The HydroBot GUI application.
Initially we use Hyper Terminal as a command line type interface to the HydroBot. With Hyper Terminal we could do just about everything we wanted to. It was easy to implement features like dumping fuel cell run data into a comma delimited text file that can be imported into Excel or other spreadsheets. Another nice aspect is that all of the code was on the robot end, and this makes it neat and easy for students to work on.
On the negative side though, all of the text for the prompts displayed by HyperTerminal have to be stored on the Stamp, which eats up EEPROM space quickly. Another disadvantage is that sometimes one would like "echo local characters" on and other times off, and you have to break the connection to change the setting. For example, when sending most commands it's nice to see the command as you type it. However, when in remote control mode, it's better if you don't see it, or the screen fills up with whatever character you are using to control the robot. Messy.
So, I decided to buy a copy of Visual Basic 6.0 and see what I could come up with. My greatest concern was whether or not I would be able to manage to use the serial com with the Bluetooth. It turned out that it was pretty easy. It must be, by definition, if I got it to work!
It's not a perfect solution either. While VB is pretty easy, it still is a lot more difficult than programming the Stamp. Currently, there are only a couple of students who's programming skills are up to working on the GUI application. Further, I know even less about PC programming and VB than I do Stamp programming, which makes it hard to teach to beginners. Fortunately, the GUI application isn't really needed for club members to work on maze solving and many other uses for the robot. It's just a fun thing to play with. However, some of the students are eager to make the PC the robot's "main brain", and use the Stamp as a co-processor. All kinds of neat possibilities with this setup!
One of the coolest side benefits of the Bluetooth system is that the Stamp can be programmed over COM1, and the Bluetooth setup is on COM7. This means we can program the robot and work on the VB code seamlessly. Very nice environment to work in. At some point though, I plan to get around to programming the Stamp using the Bluetooth. While not ideal for developing the GUI, it will still be very handy to be able to program the HydroBot on the go.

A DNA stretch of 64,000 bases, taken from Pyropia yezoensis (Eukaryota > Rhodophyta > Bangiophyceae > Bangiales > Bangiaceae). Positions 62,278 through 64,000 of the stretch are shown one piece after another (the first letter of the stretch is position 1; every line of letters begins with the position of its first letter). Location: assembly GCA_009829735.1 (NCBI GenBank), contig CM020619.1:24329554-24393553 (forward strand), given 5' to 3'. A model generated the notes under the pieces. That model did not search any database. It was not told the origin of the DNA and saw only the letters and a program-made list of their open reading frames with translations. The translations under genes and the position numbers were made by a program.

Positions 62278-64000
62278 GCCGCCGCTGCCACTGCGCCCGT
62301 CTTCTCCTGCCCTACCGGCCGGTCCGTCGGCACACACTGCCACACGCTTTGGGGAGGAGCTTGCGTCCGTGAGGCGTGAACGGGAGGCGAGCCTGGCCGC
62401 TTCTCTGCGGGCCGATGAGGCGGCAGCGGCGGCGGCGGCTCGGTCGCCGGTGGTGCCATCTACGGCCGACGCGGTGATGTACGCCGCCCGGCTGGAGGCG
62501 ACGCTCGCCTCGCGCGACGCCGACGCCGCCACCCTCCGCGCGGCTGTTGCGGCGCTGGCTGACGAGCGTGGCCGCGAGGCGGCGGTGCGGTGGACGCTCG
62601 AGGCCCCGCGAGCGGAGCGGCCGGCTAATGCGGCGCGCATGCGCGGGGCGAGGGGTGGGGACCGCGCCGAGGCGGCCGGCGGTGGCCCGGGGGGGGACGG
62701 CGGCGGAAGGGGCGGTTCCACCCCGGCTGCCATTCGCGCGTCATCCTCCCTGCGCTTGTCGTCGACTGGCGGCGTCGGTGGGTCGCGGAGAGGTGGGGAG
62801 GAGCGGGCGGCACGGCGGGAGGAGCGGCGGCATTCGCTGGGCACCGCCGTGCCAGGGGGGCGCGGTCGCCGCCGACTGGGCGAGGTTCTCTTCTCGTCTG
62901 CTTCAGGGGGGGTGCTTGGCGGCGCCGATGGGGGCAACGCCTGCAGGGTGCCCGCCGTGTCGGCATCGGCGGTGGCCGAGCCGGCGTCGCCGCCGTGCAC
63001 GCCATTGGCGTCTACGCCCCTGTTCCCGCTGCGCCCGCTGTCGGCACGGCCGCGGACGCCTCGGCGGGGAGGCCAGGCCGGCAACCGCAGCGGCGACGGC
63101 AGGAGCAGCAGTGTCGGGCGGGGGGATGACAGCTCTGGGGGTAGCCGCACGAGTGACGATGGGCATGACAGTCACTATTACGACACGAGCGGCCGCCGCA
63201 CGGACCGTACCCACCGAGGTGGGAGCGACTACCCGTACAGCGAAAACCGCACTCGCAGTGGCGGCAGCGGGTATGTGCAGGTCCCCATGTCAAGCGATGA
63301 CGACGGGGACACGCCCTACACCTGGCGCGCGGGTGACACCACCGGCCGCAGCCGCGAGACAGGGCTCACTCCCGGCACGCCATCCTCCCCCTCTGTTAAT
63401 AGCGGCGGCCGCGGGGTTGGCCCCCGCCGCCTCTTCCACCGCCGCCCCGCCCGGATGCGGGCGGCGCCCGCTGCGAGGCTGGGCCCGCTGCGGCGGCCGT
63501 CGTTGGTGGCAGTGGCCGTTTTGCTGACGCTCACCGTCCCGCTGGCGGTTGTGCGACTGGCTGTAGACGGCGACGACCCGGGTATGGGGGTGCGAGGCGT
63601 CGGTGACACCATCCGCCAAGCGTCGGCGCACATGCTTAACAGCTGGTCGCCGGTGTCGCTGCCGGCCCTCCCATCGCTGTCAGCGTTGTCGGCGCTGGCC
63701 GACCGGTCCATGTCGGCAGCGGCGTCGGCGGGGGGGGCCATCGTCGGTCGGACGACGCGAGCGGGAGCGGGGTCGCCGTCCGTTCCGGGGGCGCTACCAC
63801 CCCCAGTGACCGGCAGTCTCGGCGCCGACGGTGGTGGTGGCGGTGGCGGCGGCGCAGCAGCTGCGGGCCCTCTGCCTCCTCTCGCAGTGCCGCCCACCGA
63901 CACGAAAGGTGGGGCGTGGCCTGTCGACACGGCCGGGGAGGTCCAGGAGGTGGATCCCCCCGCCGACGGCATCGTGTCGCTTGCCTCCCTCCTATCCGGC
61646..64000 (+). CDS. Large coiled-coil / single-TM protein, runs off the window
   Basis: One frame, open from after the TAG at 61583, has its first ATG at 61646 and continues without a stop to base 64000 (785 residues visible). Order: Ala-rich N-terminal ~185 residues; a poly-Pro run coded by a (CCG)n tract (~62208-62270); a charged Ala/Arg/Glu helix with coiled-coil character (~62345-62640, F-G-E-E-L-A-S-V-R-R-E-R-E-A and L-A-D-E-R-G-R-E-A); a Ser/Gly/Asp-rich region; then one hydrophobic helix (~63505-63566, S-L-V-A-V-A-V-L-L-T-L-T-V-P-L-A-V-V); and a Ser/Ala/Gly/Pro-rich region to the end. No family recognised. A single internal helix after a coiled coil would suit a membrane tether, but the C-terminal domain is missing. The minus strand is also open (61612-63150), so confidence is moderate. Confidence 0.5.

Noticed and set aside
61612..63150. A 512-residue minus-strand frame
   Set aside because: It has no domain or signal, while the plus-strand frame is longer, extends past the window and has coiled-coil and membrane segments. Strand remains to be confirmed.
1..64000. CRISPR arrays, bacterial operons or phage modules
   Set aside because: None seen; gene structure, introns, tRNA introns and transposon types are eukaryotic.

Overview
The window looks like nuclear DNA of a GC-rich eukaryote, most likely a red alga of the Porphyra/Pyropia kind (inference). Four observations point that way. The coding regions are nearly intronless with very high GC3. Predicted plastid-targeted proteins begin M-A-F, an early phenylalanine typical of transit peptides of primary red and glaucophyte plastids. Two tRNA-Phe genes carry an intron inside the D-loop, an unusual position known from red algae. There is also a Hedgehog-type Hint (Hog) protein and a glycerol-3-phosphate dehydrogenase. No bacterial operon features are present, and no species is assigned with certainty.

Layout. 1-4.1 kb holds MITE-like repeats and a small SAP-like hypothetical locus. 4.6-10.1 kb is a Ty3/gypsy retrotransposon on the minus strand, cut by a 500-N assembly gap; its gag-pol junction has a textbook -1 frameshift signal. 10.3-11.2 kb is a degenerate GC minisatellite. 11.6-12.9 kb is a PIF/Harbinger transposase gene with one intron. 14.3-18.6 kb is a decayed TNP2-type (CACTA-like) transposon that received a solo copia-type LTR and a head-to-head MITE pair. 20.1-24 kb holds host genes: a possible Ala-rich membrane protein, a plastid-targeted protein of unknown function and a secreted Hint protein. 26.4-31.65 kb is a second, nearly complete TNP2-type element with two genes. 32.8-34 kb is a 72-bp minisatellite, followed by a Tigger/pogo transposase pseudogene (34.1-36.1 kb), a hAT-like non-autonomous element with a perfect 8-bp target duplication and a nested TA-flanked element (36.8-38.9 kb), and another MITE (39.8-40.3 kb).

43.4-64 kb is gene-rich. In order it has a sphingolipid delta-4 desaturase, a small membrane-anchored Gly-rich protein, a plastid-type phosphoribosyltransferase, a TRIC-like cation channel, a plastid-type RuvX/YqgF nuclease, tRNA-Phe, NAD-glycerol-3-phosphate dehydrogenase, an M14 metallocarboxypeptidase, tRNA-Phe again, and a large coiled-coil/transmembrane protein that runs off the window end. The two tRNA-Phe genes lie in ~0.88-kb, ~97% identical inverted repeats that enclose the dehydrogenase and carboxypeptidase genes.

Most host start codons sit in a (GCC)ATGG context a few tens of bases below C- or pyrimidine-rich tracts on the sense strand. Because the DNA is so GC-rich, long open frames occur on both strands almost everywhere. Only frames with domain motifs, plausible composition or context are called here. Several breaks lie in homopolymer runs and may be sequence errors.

The main form of the GUI displays the fuel cell status and vital statistics. There is a colored bar indicating over all fuel cell status, with red being the system is about to crash, yellow during normal operation and green with no load on the fuel cell. Specific details can be seen in the boxes below, with fuel cell voltage, current output and temperature displayed along with watts. The "FAN" button allows toggling of the fuel cell fan, and the "Power Source" button allows toggling of the power supply, either battery or fuel cell. The "Manual Flush" button performs a one second flush of the fuel system.
Screen shot of the main form
Remote control mode is pretty self explanatory. Movement is controlled using the "W, A, S, D" keys, like most video games. The sensor array is controlled using the "U, H, J, K" keys. Pressing the "R" key returns a reading from all onboard sensors and displays the results. This is handy for testing sensors and surfaces, and performing many other kinds of testing. There is also a primitve object detection option, which will simply not allow the robot to go forward if there is an object detected. The range can be set by inputting the desired distance into the text box and clicking the "Object Detect" button.
Remote Control form
As explained HERE, the fuel cell needs to be periodically flushed. The HydroBot has a co-processor to accomplish this task. The settings form allows us to easily change the high and low points of the flushing process. The new settings are stored in the co-processors EEPROM. More details on the co-processor can be found HERE and HERE.
Fuel cell settings form
I also played around with making a real time graph for the fuel cell data, and it worked quite well. However, in class the students have a nice Vernier data acquisition system that is more accurate and flexible and has some very nice built in graphing options. Since there are a lot of other features to work on, I backburnered the VB graphing. One of the items on the to do list is to make a module with a 512K EEPROM and a processor. Then the robot will be able to collect data during run time, and the VB graphing will come into play.
Several items are on the Visual Basic to do list. One is to implement a system like the "BOE-DAR", which can be seen HERE. I am also working on an infrared positioning system, and if I get it to work, it would be fun to make a real time maps of where the robot is and map objects in the room. There are so many fun possibilities, the problem is picking them and finding enough time!
The Visual Basic code, along with the rest of the HydroBot code can be found HERE.